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Types of Donations The Donation Process Blood Types Donor Qualifications Frequently Asked Questions

    Types of Donations

Volunteer Whole Blood Donations

This is the most common type of blood donation. Volunteer donations come from community members who voluntarily donate their blood to be used by anyone who is in need of a blood transfusion.

 
Each blood donation may be given to one patient as whole blood, or separated into three components (red cells, plasma, and platelets) which can be given to several different patients in need. This means each pint donated could potentially help save the lives of up to three patients.

Whole blood donors can donate for the general blood supply every eight weeks.

Click here to learn about the volunteer donation process

Click here to learn about volunteer donor requirements

Autologous Whole Blood Donations 
 


Patients may choose to have a unit of blood collected and set aside to be used in their upcoming scheduled surgery. A physician’s order is required and an appointment is necessary for autologous donations.

While donating an autologous unit is a great way to set aside a pint of blood for your surgery, it does not lessen transfusion fees. The same expenses are incurred for autologous, directed and volunteer donations. These expenses include collecting, shipping, testing, and processing the unit and are built into the transfusion fee to the patient. However, by donating for yourself, you are doing your part to save that one or two extra pints from the general supply for someone else.

Click here to learn about the autologous donation process

Directed Whole Blood Donations

Patients who are unable to donate for their own surgery may ask family members and/or close friends to donate on their behalf. If the donor meets all the criteria and their blood is the type needed, the unit will be directed for the patient’s use. If types don’t match, the unit will be put into the general supply and given to another patient who is a match. A physician’s order is required and an appointment is necessary for directed donations.

While donating a directed unit is a great way to set aside a pint of blood for a friend or family member, it does not lessen transfusion fees to the patient. The same expenses are incurred for autologous, directed and volunteer donations. These expenses include collecting, shipping, testing, and processing the unit and are built into the transfusion fee. However, by donating for a friend or family member, you are not only offering to them the precious blood they need, but also doing your part to help maintain the blood supply.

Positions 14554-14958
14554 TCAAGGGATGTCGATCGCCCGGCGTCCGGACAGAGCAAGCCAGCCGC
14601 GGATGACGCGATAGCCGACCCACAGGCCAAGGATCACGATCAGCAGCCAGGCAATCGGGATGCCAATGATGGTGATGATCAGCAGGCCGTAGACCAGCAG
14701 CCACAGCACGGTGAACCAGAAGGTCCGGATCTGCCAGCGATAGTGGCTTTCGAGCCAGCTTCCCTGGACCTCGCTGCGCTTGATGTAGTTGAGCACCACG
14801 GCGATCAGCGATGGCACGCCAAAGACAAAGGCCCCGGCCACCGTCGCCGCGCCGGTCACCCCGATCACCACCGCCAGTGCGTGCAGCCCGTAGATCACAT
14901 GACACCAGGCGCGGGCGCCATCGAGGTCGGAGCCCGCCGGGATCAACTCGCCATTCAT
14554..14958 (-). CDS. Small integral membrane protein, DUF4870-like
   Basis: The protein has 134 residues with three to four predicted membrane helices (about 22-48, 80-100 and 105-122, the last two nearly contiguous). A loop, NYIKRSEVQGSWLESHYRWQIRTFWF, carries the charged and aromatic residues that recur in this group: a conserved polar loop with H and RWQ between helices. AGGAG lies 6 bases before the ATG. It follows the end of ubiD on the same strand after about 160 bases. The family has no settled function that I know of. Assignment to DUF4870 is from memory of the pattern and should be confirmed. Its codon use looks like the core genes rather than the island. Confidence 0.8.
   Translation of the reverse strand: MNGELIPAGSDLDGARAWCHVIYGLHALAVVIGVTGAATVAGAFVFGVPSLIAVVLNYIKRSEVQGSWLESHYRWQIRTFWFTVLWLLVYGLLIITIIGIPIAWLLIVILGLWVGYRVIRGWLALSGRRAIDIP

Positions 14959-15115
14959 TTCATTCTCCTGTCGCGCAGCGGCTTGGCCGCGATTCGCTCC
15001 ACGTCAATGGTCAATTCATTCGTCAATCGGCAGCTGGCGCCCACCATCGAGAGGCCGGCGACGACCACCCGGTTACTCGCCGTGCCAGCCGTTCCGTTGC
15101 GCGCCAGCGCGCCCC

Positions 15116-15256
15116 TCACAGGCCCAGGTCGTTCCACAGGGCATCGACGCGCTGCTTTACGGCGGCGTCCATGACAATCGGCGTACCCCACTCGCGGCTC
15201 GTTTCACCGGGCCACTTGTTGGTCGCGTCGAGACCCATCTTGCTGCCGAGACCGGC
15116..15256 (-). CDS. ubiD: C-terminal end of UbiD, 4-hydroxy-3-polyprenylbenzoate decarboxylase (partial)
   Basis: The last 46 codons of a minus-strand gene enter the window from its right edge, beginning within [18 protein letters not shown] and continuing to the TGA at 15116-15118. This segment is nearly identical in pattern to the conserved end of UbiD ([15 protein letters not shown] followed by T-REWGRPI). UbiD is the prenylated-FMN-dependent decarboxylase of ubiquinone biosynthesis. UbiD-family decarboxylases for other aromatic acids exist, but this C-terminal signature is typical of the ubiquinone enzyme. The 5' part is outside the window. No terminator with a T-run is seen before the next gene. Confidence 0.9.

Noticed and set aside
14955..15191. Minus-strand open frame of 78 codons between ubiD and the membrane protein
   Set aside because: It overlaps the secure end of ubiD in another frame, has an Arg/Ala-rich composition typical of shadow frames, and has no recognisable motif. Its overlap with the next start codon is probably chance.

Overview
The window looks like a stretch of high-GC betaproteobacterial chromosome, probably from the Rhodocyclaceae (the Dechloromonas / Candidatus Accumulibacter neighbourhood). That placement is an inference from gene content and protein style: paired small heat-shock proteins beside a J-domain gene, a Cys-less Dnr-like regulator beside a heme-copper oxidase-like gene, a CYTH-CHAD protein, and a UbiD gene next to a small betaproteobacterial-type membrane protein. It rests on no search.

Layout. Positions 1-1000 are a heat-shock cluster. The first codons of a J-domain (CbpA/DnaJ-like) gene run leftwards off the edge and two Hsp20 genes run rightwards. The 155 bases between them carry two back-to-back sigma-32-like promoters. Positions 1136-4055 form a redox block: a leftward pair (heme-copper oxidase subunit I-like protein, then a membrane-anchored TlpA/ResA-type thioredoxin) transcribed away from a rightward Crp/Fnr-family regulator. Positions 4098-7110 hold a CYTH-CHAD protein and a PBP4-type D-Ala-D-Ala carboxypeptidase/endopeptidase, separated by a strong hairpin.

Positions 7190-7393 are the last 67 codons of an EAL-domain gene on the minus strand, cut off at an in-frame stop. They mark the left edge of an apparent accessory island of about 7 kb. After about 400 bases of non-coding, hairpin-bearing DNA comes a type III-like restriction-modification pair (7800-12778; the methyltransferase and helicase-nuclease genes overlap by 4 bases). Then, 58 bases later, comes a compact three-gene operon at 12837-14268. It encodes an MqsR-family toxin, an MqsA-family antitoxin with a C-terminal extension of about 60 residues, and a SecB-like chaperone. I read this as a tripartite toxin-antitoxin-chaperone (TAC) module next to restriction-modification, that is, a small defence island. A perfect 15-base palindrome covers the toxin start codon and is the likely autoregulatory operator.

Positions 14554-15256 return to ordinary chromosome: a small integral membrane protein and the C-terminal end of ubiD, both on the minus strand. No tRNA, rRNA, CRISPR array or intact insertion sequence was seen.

Click here to learn more about the directed donation process

Double Red Blood Cell Collection

Donors that aren’t able to stop in and donate every eight weeks may choose to “double their donation” when they do make it in. A double red blood cell donation is done to collect two pints of blood instead of one.

Double donations are similar to whole blood donations, but are done on an automated machine that collects and separates components during the draw. Double donors are eligible to donate every 16 weeks or 112 days.

Not every donor will be eligible for double donations. Qualifications for doubles include high hemoglobin/iron levels, high blood volume (based on height and weight), and an A or O blood type. If you are interested in “doubling-up” your donation, please call the blood bank to see if you will qualify!

Click here to learn more about the double red blood cell donation process

Automated Blood Collections (ABC)

ABC donations are a special way to donate the exact component(s)—red blood cells, platelets or plasma—that are needed for a patient transfusion. Automated technology, also called apheresis, is used to separate the blood into three components during the donation process. The components that are needed will be collected through a sterile-tubing set, while the remaining portion of your blood is returned to you.

The amount of platelets collected through ABC procedure is equivalent to the amount of platelets collected from 8 whole blood donations. These platelets are needed for burn victims, chemotherapy patients suffering from cancer or leukemia, as well as those who have had cardiac surgery or an organ transplant, or aplastic anemia.

These precious life-saving platelets can only be stored for five days. So in order to meet patient demand, the Dak-Minn Blood Bank must collect one or two ABC units each weekday.

ABC donations are scheduled between 9:30 am and 2:00 pm Monday-Thursdays and between 9:00 am and 12:00 pm on Fridays and are done by appointment. If you are interested in becoming an ABC donor, please contact Lisa in recruitment at (701)780-5326 or by email at mailto:recruitment@dakminnbloodbank.org.

Click here to learn about the ABC donation process

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